Hoops Q&A with John Gasaway: Part II

Monday, November 09 2009 by Ben

John Gasaway is a writer for Basketball Prospectus, a site near and dear to my heart. BP is dedicated to statistical analysis of NBA and College Basketball.  John has a new book coming out College Basketball Prospectus 2009-10: Major-Conference Preview. I encourage everyone to go out, buy a copy, and read it cover to cover.  Twice. 

Mr. Gasaway has been kind enough to do an email interview with Dear Old UVa.  He also gave us so much information that we're covering it in two posts: one exclusively about Tony Bennett and another one looking at specific players.  Many thanks to John for this interview! (Part I is here)

The interview follows after the jump.

Dear Old UVa: Statistically speaking, what is the ceiling for Sylven Landesberg?

JG: Landesberg missed a lot of shots last year but then again he was a freshman on a team where he pretty much had to be the star. That actually describes the freshman year that Manny Harris had at Michigan in 2007-08 pretty well, and last year he improved by leaps and bounds. Virginia fans should hope for the same thing for Landesberg this year. His perimeter shooting was below-average as a freshman but someone who makes 80 percent of their free throws certainly has the ability to make more threes. And the fact that he already draws six fouls for every 40 minutes he plays bodes well. 

DOU: Dear Old UVa favorite Mike Scott, sleeper 3rd team all-ACC pick or dud?

JG: Dud? Perish the thought! Heck, he's one of the top offensive rebounders in the ACC. (Or was. Your new coach doesn't really dig offensive boards. He thinks they jeopardize transition D.) Anyway, definitely a sleeper third team pick. 

DOU: Do you have a vote in the AP poll? If not, would you vote strictly based on efficiency margin (or some sort of schedule strength adjusted version)?

JG: No, I'm not a voter. It seems like the AP repeats what the coaches' poll (USA Today/ESPN) says, or maybe it's vice versa, so there's probably a fair amount of consensus autopilot happening there--as in how long has it been since Team X lost and where did we have Team X ranked last week. One voter isn't going to change that. The good news is this isn't football: Polls don't matter! I'd much rather disguise myself as a busboy and sneak into the conference room where the selection committee meets in March. Now those are some important rankings and decisions.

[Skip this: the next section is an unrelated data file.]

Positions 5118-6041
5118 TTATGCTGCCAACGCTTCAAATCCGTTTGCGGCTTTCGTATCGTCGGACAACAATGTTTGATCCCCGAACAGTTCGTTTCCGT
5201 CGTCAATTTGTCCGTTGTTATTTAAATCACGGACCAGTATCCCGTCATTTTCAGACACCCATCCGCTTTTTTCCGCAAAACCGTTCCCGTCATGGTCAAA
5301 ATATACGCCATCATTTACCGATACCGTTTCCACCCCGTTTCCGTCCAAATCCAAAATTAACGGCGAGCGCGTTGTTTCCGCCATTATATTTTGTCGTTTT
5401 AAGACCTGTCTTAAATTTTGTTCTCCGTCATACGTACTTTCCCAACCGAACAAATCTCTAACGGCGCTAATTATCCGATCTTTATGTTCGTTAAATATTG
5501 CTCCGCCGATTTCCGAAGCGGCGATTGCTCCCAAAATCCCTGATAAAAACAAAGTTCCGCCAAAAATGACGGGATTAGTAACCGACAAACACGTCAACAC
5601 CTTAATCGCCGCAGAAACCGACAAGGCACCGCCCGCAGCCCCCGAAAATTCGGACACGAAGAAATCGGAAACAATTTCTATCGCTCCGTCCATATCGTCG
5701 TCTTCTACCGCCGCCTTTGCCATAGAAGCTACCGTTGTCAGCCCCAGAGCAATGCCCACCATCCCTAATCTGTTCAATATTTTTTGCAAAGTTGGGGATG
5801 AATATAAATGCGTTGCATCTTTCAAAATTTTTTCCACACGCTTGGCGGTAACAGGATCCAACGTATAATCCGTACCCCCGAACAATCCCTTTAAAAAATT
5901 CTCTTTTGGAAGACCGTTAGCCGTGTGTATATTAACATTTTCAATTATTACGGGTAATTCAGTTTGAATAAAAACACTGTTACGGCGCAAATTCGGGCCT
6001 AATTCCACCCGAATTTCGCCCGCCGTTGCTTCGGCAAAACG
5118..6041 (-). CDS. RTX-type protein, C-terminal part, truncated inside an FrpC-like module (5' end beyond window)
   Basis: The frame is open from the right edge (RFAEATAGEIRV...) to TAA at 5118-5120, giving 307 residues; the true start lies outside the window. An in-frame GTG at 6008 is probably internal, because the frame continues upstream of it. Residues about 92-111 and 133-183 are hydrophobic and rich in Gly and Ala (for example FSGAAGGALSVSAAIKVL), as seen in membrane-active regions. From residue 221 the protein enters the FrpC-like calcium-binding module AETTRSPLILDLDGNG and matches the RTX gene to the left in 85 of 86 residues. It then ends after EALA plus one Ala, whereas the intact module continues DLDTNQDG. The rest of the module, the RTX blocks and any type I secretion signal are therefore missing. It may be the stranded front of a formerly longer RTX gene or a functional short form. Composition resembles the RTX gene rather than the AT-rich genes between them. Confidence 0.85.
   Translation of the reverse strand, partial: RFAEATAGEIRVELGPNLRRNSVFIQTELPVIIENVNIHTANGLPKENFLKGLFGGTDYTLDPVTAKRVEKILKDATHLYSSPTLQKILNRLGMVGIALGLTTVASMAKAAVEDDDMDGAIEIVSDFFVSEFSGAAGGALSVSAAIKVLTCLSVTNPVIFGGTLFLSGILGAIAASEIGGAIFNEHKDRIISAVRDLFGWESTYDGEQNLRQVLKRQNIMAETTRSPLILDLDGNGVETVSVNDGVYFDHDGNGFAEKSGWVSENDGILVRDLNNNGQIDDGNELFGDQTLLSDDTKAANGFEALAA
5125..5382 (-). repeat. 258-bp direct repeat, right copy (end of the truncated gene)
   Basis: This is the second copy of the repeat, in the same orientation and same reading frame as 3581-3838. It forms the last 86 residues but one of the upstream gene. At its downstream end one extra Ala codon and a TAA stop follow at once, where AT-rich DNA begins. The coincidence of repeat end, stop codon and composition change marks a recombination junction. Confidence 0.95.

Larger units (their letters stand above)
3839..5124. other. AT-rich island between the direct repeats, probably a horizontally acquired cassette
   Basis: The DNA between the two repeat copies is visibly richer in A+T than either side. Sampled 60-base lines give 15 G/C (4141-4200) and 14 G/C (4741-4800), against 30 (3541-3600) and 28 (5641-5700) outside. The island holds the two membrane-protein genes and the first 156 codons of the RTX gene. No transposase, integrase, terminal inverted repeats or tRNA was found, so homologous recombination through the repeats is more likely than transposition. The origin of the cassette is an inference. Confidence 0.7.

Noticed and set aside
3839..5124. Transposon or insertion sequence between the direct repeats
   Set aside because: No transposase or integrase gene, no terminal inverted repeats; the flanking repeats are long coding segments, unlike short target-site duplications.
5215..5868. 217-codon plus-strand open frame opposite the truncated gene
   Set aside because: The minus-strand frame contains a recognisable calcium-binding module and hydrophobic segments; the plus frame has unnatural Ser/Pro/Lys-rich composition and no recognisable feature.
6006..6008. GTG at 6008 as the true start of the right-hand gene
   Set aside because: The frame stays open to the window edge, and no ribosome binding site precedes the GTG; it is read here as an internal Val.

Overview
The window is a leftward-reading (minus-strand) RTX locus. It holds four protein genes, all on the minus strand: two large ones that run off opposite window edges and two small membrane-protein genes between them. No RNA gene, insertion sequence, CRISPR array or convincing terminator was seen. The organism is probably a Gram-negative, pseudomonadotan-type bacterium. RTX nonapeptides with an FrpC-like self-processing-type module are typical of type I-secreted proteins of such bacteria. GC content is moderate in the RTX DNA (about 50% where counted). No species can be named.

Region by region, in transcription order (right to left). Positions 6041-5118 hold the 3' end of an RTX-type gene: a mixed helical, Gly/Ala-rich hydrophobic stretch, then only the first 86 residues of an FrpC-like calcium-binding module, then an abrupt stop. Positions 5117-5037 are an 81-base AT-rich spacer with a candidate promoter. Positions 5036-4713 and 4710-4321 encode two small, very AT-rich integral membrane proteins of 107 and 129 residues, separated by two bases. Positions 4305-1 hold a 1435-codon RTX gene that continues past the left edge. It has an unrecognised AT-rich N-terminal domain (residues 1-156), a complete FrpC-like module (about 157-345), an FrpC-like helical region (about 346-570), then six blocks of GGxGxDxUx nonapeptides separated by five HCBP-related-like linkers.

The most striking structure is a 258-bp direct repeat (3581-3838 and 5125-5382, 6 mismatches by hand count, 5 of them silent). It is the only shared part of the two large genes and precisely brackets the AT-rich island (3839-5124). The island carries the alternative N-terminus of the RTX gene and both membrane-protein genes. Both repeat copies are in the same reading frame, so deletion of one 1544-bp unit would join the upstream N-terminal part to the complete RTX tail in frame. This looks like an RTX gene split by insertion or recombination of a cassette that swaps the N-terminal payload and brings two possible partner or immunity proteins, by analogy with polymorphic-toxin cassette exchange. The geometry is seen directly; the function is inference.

DOU: May we take a guess at who wrote the forward to your book?  Is it John Hollinger? Dickie V?

JG: Yes, you may. No, not Hollinger. Not Dickie V.

Think ACC. Uh, more ACC than Vitale. 

DOU: College basketball prospectus is a great book, can you give us one key insight from it that the typical fan would not know?  I especially liked the insight from last year's book about the trade off between 3FGA and turnovers.

JG: (Thanks for the "great book" part.) Last week an assistant coach for a program that's been to the Final Four in the aughts asked me to look at the targets the staff had set for the team this year in the areas of offensive and defensive rebounding. One key insight that I drew upon there and that the typical fan might not know is that every rebound needs an adjective, either "offensive" or "defensive." If you ever see "rebound" wandering around on its own unaccompanied, grab the nearest adjective and slap it on post haste. There is no such thing as "rebound margin" and there never has been.

Some coaches, such as Bennett, choose to go without offensive rebounds almost entirely. So any team's target for offensive rebounding will have to tie in with things like their approach to transition D, how many threes they shoot, etc. Conversely every coach, of course, wants to be good at defensive rebounding. For a target there you just pick a high number and go: Men, let's get to 70 percent of the opponents' misses this year! Two very different balls of wax. 

DOU: Thanks so much John!

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I didn't see the Longwood game, because I don't live in Charlottesville. However, I can provide you with some context for the game from kenpom.com . Offensively, Virginia put up some excellent numbers. Almost 110 points per possession (PPP) would've pitted